Qualcomm is now suing Apple for violating a software license contract that mandates Apple to prevent its engineers from sharing technical info.
In a fresh twist to the Apple vs. Qualcomm battle, the latter has now filed a lawsuit accusing the iPhone maker of violating a software license term that it was bound to comply with. Qualcomm further said this act of Apple has gone on to benefit rival chip manufacturer Intel undermining Qualcomm’s own efforts in the field.
According to Qualcomm, Apple had asked for highly confidential software including source code that defines the functioning of its wireless modems. The purpose cited by Apple is that it wanted to find out how the modem would function in an unidentified wireless network environment. Qualcomm said Apple used its dominant status in the market to coerce the chipmaker into divulging the secret software codes.
Qualcomm also said the terms of the contract stipulated Apple to enforce enough firewalls within the company to ensure its engineers working on Qualcomm chips were not able to share technical data with those working on chips from rival firms like Intel. However, Qualcomm alleged in its lawsuit it is exactly this that has happened so that Intel might well have an inkling of the source code used by Qualcomm.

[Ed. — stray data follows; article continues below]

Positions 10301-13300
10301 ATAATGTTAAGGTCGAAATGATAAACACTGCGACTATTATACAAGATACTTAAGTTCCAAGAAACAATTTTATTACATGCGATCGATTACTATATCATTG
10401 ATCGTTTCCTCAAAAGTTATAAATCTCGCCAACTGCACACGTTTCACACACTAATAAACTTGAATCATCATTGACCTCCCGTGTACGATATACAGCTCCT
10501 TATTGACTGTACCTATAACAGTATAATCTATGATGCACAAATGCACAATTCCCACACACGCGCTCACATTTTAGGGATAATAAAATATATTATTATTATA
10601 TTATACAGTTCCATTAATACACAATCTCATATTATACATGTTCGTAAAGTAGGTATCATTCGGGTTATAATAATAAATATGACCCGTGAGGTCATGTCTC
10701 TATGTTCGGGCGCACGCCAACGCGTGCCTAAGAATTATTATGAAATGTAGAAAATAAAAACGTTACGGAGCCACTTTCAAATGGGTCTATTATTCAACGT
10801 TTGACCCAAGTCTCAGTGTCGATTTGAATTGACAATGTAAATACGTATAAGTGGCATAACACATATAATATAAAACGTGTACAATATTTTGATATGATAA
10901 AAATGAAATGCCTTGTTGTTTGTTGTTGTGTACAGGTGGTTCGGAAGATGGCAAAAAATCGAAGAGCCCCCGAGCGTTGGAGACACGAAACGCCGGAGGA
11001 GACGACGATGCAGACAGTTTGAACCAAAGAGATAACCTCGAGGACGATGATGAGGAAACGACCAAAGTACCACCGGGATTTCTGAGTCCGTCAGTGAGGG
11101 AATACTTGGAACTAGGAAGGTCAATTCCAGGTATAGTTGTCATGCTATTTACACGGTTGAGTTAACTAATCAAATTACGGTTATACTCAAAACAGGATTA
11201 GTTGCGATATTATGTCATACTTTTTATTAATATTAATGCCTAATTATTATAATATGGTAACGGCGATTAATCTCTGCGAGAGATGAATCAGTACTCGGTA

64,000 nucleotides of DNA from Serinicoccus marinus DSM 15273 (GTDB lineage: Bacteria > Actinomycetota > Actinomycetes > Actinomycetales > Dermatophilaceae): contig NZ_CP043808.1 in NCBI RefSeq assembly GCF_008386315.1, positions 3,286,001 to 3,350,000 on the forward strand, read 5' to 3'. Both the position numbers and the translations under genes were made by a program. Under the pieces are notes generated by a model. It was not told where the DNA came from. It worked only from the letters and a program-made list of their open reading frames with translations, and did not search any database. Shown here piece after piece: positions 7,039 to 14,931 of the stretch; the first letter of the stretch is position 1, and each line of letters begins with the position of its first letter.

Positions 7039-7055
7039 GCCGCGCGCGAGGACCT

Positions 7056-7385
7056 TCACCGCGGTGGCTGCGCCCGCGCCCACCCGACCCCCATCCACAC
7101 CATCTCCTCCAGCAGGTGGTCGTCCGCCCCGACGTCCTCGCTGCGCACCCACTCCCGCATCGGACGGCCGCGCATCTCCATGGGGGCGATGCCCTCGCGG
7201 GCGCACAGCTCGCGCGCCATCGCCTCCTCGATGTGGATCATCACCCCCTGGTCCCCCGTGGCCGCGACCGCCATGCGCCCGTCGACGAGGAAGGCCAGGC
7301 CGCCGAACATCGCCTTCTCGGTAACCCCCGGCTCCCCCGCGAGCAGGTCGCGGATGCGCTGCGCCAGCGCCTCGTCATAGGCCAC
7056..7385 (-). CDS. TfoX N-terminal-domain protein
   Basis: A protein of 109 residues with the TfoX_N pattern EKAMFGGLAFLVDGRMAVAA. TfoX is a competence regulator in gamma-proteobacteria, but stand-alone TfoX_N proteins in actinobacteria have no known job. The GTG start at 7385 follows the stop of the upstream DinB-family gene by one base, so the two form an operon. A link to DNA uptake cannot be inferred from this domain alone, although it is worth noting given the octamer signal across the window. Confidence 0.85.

Apple is yet to the react to the latest development though a company source who chose not to be identified has recently stated the company is looking at options to give up on Qualcomm chips completely. Instead, Apple is said to be contemplating using modems from the likes of Intel or MediaTek that would go into the making of the next-gen iPhone and iPad devices due out in 2018.
Both Apple and Qualcomm are already engaged in a bitter dispute over patent licensing fees with both sides showing little signs of buckling down from their demands. While the chipmaker is accusing Apple of not paying the requisite licensing fees earlier agreed upon, Apple, in turn, has accused Qualcomm saying the company is unjustified in its demands and is misusing its dominant status in the segment in doing so.